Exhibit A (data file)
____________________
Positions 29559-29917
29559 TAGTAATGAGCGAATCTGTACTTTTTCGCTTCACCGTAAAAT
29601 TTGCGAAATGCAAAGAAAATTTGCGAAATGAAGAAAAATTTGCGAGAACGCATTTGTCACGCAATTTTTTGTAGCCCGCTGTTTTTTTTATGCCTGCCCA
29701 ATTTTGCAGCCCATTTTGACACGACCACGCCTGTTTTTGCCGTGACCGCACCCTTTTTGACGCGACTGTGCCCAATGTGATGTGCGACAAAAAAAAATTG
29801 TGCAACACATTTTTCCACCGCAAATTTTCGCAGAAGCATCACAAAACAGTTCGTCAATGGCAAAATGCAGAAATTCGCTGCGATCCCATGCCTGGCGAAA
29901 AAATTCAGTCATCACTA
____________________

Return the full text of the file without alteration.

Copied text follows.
Positions 29559-29917
29559 TAGTAATGAGCGAATCTGTACTTTTTCGCTTCACCGTAAAAT
29601 TTGCGAAATGCAAAGAAAATTTGCGAAATGAAGAAAAATTTGCGAGAACGCATTTGTCACGCAATTTTTTGTAGCCCGCTGTTTTTTTTATGCCTGCCCA
29701 ATTTTGCAGCCCATTTTGACACGACCACGCCTGTTTTTGCCGTGACCGCACCCTTTTTGACGCGACTGTGCCCAATGTGATGTGCGACAAAAAAAAATTG
29801 TGCAACACATTTTTCCACCGCAAATTTTCGCAGAAGCATCACAAAACAGTTCGTCAATGGCAAAATGCAGAAATTCGCTGCGATCCCATGCCTGGCGAAA
29901 AAATTCAGTCATCACTA